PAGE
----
Aukus deal likely to create lasting change in security architecture of the Indo-Pacific region

As Japan doubles military spending and Australia makes major defence investment, China sees the US’s latticework taking shape all around it

China was quick to condemn the Aukus submarine deal as a further step down “a wrong and dangerous road” for the United States, Australia and Britain, warning that it would stimulate an Indo-Pacific arms race. But Beijing stopped short of threatening retaliatory action against any of the parties to the deal and the immediate coverage in the official media was relatively muted.

The submarine deal was announced two years ago and this week’s event in San Diego just filled in the details, including the staggering AUD$368 billion (€229 billion) cost to the Australian taxpayer. More importantly, the latest announcement comes amid a dramatic improvement in China’s relationship with Australia after a sharp deterioration over the past five years.

Xi Jinping and Anthony Albanese met at the G20 summit in Bali a few months after the Australian prime minister’s election last year and China this year lifted a two-year ban on coal imports from Australia. Minister for foreign affairs Penny Wong stressed on Tuesday that Australia wanted the nuclear-powered submarines to “better ensure a strategic equilibrium” as a “middle power” in Asia.

“We seek to acquire this capability in order to help keep the peace. We want a peaceful, stable, prosperous region, as Singapore, as Malaysia, as Indonesia do,” Ms Wong told Channel News Asia.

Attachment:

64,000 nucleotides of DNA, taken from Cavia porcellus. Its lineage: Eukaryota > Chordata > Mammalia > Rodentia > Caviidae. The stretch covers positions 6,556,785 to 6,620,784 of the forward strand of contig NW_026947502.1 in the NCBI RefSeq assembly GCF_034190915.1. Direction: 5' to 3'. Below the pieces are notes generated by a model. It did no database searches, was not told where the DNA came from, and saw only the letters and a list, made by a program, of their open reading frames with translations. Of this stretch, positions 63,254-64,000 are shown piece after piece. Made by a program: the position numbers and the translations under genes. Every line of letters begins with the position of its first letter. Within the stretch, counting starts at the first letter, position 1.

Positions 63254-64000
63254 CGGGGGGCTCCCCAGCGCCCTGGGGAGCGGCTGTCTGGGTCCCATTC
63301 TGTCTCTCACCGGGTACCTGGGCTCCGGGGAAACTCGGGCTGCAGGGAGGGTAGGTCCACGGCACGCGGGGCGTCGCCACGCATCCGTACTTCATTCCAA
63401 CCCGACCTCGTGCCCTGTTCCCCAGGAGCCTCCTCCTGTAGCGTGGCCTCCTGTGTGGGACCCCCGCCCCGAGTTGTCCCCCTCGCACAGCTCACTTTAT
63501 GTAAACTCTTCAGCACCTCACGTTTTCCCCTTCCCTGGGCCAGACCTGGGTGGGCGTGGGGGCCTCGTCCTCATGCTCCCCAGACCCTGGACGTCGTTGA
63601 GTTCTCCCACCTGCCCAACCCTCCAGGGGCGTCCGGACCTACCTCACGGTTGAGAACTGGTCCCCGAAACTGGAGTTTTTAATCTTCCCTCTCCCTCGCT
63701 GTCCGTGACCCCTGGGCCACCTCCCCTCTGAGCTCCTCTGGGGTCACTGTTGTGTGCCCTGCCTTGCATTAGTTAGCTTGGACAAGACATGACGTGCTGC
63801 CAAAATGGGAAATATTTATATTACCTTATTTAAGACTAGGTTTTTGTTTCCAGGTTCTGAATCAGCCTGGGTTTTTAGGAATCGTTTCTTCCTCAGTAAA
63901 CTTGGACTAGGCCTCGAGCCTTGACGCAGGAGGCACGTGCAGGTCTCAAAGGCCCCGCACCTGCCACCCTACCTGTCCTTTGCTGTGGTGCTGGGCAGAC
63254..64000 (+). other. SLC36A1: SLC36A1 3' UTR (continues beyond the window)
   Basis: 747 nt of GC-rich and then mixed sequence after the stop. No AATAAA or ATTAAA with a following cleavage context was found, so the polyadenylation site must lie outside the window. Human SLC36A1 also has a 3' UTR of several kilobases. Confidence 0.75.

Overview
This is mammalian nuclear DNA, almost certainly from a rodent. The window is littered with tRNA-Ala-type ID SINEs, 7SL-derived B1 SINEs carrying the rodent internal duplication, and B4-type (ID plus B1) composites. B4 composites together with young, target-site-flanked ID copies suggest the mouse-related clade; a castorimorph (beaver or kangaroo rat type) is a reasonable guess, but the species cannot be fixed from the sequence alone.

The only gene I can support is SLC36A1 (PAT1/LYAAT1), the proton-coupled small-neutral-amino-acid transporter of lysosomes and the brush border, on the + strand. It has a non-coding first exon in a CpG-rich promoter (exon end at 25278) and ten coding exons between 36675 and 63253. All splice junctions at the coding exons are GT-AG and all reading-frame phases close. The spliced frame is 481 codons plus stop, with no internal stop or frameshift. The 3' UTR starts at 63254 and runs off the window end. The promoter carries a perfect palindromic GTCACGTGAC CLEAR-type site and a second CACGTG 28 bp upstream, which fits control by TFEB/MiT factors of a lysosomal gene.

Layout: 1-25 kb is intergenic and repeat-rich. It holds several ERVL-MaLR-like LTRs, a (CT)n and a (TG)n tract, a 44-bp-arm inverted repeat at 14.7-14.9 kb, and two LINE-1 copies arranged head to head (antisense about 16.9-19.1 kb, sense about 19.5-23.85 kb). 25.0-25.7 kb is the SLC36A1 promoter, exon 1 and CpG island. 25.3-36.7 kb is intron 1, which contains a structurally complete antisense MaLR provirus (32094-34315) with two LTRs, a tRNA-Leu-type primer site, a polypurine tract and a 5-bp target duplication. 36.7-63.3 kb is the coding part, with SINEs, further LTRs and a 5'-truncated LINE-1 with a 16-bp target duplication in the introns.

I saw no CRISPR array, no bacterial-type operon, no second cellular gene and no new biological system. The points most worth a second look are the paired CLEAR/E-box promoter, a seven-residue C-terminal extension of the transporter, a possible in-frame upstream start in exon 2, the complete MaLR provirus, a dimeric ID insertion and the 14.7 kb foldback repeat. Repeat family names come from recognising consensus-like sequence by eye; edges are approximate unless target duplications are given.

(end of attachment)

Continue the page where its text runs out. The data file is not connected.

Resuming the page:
Singapore, Malaysia and Indonesia have sought to various degrees to remain neutral in the great power rivalry between the United States and China and all three countries fear the consequences of its escalation. China accounts for almost a third of all Australia’s international trade and both Beijing and Canberra have an interest in better bilateral relations.

The scale of Aukus, its cost and its timeline stretching over decades means, however, that it is likely to effect a lasting change in the security architecture of the Indo-Pacific region. One senior US diplomat described it to Beijing-based reporters on Tuesday as part of “a network of interlocking relationships, a latticework of relationships, so to speak” with countries across the region.

Australia stresses that although the submarines will be nuclear powered, they will not be nuclear armed and Ms Wong said on Tuesday that her country would never seek to acquire nuclear weapons. But as China watches Japan double its military budget while Australia makes the biggest defence investment in its history, it sees the US’s latticework taking shape all around it.